Inside Higher Ed has a good piece today describing the effect that the abysmal California economy is having on public higher education in the state. The multi-billion dollar state deficit has preceded severe cuts in higher education subsidies, forcing the state's institutions to make decisions on where to make budget cuts in order to weather the storm.
Several UC administrators described a dysfunctional model as the underlying problem that has led to the current woes. Among them is UC Davis vice chancellor Stan Nosek, who recommends that his own position be eliminated and himself voted against a proposed tax hike referendum that would have provided continuity of a public revenue stream to the state's institutions, stating:
“I didn’t vote for any one of those propositions and didn’t intend to, because it would continue the dysfunction."Nosek appears to support a waning of public higher ed subsidies, stating:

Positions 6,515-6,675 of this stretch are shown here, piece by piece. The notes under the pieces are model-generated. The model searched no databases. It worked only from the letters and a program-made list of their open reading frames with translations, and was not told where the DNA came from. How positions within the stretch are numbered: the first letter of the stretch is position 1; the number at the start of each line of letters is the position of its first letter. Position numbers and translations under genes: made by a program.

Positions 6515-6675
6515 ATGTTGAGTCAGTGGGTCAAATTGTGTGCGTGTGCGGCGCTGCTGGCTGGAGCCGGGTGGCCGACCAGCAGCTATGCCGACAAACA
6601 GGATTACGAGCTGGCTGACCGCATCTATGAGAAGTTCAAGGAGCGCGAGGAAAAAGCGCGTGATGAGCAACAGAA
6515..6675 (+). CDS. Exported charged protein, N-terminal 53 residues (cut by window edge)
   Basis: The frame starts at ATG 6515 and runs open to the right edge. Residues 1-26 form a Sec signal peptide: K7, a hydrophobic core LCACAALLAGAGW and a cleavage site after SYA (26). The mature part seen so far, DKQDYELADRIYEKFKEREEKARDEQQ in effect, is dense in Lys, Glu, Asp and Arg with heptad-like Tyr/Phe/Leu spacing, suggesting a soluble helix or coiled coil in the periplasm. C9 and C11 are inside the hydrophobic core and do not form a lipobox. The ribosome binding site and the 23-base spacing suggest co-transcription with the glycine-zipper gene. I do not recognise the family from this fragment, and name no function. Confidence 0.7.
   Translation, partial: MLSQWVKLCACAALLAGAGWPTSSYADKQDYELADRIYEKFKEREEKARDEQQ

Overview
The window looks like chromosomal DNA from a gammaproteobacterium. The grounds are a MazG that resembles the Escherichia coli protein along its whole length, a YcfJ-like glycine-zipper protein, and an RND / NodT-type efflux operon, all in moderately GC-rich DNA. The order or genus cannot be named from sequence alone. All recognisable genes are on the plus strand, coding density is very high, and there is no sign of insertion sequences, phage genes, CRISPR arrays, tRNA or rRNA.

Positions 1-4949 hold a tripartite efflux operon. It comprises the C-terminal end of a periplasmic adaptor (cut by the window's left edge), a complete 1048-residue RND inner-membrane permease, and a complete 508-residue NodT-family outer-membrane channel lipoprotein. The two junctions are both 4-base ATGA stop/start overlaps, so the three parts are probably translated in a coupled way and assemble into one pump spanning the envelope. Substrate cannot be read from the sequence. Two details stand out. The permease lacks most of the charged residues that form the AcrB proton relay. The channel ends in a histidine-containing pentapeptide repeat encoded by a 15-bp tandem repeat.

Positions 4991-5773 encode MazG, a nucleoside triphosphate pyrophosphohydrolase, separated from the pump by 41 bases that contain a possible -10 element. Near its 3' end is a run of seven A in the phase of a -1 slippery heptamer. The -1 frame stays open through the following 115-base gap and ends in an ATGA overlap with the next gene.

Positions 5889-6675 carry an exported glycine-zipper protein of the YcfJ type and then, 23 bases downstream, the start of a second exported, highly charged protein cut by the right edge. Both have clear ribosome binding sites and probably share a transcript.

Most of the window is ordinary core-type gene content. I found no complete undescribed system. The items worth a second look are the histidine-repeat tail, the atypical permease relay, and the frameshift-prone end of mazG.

“I certainly believe we have been part of the problem as far as leadership in higher education at UC, because we have allowed the political process to have too much influence on what we do in operating the university"Serious consideration is being given to reforming higher education in California, which has traditionally served as a trend setter in the United States. If the past is a good predictor of the future, then the dire situation in California could mean that serious reform is to come in the rest of the U.S. higher ed establishment. We should definitely keep a close watch on this saga as it unfolds.